23 block_custom 26 content_field_descripcio 9 content_field_informaci_confidencial 1 content_field_resum_de_lacte_si_ha_esta 2 content_type_capsula 1478 field_data_body 4 field_data_comment_body 26 field_data_field_descripcio 9 field_data_field_informaci_confidencial 2 field_data_field_mes_info 1 field_data_field_resum_de_lacte_si_ha_esta 1488 field_revision_body 26 field_revision_field_descripcio 9 field_revision_field_informaci_confidencial 2 field_revision_field_mes_info 1 field_revision_field_resum_de_lacte_si_ha_esta 19 locales_source 1 menu_links 2 webform_component
2) Now you have to run a script in the SQL tab of phpmyadmin. Choose one of the affected tables. Go to navigate and try to figure out where the webfm_send links may appear. These are typically fields of the "body" and "summary" of the element of the affected table. In some other tables they are in other fields, you may want to run some searches, but the easiest is to include all the text and varchar type fields, whenever it is not evident that the links cannot be there (a field called "type" for instance is unlikely to hold one of the links). In any case if you include a field with no type there is no problem either. For instance in the field_data_body and field_revision_data_body, which hold most of the broken links, the links are in the "body_value" and "body_summary" fields. Here is my script for the fiel_data_body table:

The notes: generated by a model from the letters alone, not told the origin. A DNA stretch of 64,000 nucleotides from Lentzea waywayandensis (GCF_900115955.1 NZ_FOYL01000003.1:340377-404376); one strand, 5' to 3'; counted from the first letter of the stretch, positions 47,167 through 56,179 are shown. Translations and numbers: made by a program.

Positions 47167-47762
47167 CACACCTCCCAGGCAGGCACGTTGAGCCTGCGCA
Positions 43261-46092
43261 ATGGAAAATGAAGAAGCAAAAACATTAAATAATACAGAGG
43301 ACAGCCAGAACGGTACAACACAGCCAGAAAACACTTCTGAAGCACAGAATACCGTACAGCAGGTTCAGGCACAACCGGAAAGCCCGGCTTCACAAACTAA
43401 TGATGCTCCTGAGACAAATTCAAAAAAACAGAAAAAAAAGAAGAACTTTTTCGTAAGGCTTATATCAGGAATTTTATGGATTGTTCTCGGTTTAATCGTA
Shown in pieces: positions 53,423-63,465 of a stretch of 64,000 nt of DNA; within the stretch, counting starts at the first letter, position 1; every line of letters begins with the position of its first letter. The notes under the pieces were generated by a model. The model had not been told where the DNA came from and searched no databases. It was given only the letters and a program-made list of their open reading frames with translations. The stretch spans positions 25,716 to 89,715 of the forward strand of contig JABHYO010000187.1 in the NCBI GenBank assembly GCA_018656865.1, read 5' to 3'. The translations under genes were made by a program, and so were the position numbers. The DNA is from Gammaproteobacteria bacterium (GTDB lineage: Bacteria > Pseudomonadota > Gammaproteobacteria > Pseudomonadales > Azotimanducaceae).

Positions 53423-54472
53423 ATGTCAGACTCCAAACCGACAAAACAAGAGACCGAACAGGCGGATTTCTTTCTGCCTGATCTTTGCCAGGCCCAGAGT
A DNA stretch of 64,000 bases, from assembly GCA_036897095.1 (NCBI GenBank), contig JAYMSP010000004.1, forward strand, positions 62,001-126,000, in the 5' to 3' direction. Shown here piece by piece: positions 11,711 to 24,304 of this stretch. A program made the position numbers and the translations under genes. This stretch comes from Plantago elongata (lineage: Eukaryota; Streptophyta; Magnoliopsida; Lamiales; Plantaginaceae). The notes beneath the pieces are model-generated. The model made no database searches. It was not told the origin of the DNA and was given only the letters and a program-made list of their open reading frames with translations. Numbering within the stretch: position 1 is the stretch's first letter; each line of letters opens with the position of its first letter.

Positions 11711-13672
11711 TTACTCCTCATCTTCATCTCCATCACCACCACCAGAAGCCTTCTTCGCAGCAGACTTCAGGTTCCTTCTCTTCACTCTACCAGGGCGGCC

drop procedure if exists proc; delimiter // create procedure proc() begin declare done boolean default 0; declare path varchar(255); declare id int; declare cur cursor for select fpath, fid from webfm_file; declare continue handler for sqlstate '02000' set done = 1; open cur; block: loop fetch cur into path, id; if done then leave block; end if; set @from = concat('/webfm_send/', id, '"'); set @path = concat('/', path, '"'); update field_data_body set body_value = replace(body_value, @from, @path), body_summary = replace(body_summary, @from, @path); end loop; close cur; end//
The script is pretty self-explanatory. First it reads the pair fid/fpath. Then it creates a loop (in a very elegant way suggested to me in Stackexchange, but I managed to do it also with a "while" loop), then it converts fid and fpath into the form which will go in the actual link substitution. And finally the UPDATE clause does the substitution. The search and substitute may be slow, if you have a lot of content, but eventually it will complete.
3) You have to run the same for all the affected tables, just changing the table name for each case and including in the UPDATE clause the field or fields which could be affected in the table you are treating. This script could be converted into a function or something, but well, too lazy to do it.
4) When you finish you can do a search again on the whole database for the "%webfm_send%" fields, maybe you get still some links as me because they were already broken in the original site (broken in the webfm module already), but in my case I ended up with about 30 broken links and I have 10000 nodes.